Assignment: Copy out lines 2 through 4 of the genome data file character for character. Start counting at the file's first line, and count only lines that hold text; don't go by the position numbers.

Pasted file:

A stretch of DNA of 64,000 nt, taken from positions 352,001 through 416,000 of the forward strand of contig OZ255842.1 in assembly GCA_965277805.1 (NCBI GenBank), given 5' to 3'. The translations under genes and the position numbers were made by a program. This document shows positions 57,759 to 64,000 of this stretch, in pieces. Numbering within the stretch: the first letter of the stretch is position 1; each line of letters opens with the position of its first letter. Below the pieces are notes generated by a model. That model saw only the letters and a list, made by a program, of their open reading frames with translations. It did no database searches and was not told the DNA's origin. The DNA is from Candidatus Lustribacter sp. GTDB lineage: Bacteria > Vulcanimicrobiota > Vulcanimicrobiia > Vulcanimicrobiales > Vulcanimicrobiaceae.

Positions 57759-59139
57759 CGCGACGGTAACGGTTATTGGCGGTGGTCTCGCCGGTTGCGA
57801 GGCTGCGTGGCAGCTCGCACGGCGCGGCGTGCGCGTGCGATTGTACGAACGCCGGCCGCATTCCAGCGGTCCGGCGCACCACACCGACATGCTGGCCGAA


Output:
Positions 57759-59139
57759 CGCGACGGTAACGGTTATTGGCGGTGGTCTCGCCGGTTGCGA
57801 GGCTGCGTGGCAGCTCGCACGGCGCGGCGTGCGCGTGCGATTGTACGAACGCCGGCCGCATTCCAGCGGTCCGGCGCACCACACCGACATGCTGGCCGAA